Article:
Change in child mental health during the Ukraine war: evidence from a large sample of parents

Eoin McElroy, Philip Hyland, Mark Shevlin, Thanos Karatzias, Frédérique Vallières, Menachem Ben-Ezra, Maria Louison Vang, Boris Lorberg, Dmytro Martsenkovskyi

Research output: Contribution to journalArticlepeer-review

3 Scopus citations

Abstract

The ongoing war in Ukraine is expected to negatively impact the mental health of the country’s population. This study aims to provide a preliminary estimate of the degree of change in the mental health problems of Ukrainian children following Russia’s invasion in February 2022, and to identify the sociodemographic and war-related risk factors associated with these changes. A nationwide, opportunistic sample of 1238 parents reported on a single randomly chosen child within their household as part of The Mental Health of Parents and Children in Ukraine Study. Data were collected between July 15th and September 5th, 2022. Participants completed modified versions of the Pediatric Symptom Checklist (PSC-17) which was adapted to capture change in the frequency of symptoms since the beginning of the war. Parents reported increases across all 17 indicators of internalizing, externalizing, and attention problems of the PSC-17. Increased problems were most pronounced within the internalizing domain, with 35% of parents reporting that their child worried more since the beginning of the war. A number of individual, parental, and war-related factors were associated with increases across the three domains. Exposure to war trauma, pre-existing mental health problems, and child age were among the strongest predictors of change. This survey provides preliminary evidence that the Russian war on Ukraine has led to an increase in common mental health problems among children in the general population. Further research is required to determine the extent and sequela of this increase, and to develop intervention strategies for those most in need.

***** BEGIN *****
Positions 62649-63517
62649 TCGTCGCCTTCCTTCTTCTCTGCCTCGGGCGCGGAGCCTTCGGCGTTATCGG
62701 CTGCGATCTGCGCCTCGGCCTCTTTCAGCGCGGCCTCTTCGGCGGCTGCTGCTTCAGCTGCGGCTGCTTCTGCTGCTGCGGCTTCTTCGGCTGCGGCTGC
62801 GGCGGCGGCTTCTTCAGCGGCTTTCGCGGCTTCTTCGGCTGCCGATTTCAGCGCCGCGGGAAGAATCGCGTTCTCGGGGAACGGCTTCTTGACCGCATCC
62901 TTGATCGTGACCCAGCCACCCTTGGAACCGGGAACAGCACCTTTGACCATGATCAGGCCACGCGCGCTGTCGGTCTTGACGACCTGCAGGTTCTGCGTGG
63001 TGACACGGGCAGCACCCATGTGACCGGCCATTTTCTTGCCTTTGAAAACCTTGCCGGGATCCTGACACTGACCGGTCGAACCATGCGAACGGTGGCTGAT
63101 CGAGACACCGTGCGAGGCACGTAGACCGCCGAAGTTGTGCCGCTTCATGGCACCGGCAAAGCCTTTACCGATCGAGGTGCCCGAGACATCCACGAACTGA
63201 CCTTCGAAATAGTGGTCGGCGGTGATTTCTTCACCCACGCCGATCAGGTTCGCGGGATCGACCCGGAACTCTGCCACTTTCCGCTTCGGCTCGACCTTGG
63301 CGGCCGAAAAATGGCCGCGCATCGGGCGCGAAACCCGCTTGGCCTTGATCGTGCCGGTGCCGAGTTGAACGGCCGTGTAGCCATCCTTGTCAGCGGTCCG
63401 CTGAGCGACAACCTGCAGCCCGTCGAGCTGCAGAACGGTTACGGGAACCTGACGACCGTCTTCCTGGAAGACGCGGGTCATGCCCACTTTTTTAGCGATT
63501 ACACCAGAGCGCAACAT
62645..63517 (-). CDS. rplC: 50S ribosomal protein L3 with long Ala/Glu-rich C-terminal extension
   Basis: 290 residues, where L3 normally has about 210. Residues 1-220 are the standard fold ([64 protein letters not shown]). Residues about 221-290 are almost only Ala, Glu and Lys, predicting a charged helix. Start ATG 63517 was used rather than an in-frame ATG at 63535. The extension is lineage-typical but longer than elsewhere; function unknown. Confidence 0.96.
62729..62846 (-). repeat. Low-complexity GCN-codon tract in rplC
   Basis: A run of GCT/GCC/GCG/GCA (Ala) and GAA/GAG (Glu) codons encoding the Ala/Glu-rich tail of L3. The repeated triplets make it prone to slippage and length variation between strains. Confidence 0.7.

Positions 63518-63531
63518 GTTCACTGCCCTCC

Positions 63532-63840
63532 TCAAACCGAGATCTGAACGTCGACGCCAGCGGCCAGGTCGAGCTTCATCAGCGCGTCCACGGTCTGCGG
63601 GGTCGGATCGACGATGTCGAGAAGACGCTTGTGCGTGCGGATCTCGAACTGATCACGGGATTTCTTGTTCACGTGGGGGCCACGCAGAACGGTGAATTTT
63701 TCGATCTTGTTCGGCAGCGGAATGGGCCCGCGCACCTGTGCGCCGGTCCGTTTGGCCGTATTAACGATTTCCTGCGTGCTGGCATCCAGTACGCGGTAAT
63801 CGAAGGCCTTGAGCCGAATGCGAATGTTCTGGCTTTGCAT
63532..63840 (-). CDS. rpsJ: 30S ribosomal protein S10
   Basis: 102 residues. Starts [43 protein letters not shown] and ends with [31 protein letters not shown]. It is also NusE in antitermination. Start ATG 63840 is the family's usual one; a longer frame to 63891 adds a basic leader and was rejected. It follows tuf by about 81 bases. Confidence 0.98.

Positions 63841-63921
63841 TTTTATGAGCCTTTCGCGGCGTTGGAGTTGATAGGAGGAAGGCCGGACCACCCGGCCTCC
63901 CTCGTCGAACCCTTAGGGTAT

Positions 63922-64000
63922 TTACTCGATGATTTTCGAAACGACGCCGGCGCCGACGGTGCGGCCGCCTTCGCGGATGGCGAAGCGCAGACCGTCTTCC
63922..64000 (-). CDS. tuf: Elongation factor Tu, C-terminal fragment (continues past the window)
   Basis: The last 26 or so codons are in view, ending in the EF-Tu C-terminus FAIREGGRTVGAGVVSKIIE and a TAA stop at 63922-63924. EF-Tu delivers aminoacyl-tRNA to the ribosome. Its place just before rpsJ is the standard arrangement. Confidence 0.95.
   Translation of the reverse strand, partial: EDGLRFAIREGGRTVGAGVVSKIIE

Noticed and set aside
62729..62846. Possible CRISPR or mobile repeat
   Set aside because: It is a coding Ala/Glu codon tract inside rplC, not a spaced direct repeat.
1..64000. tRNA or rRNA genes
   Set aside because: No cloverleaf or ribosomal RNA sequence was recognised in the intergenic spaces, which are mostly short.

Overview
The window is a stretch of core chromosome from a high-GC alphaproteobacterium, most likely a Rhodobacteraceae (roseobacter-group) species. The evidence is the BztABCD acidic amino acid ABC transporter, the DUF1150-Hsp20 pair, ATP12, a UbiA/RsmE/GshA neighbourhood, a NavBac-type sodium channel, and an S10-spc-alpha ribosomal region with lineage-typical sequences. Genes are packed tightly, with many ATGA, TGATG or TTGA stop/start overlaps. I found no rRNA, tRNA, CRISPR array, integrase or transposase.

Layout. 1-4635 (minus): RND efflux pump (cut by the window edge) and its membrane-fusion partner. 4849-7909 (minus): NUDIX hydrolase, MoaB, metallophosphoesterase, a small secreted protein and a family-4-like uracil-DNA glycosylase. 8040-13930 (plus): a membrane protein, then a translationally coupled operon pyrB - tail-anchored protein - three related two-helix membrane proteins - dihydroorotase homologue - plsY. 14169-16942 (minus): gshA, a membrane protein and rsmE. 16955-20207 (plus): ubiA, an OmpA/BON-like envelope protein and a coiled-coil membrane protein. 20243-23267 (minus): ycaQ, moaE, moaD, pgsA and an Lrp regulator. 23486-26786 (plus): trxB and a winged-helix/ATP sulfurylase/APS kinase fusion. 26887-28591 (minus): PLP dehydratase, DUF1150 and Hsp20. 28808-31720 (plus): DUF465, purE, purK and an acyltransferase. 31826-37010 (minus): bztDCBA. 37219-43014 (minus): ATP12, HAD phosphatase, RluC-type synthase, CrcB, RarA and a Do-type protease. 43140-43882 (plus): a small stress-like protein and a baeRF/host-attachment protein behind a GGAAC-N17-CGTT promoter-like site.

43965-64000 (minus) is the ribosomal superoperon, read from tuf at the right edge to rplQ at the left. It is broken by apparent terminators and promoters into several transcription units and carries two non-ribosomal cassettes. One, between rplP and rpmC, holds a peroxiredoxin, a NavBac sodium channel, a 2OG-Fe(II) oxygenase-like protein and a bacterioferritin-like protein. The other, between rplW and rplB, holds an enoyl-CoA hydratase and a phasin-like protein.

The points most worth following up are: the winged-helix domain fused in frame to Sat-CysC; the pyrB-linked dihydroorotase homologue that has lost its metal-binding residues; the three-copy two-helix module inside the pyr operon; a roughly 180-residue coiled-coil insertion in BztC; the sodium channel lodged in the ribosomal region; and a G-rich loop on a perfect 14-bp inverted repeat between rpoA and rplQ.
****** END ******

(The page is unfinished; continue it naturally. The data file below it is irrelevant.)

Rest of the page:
Original languageEnglish
Pages (from-to)1495-1502
Number of pages8
JournalEuropean Child and Adolescent Psychiatry
Volume33
Issue number5
DOIs
StatePublished - May 2024

Keywords

  • Attention
  • Externalizing
  • Internalizing
  • Ukraine war
  • War trauma

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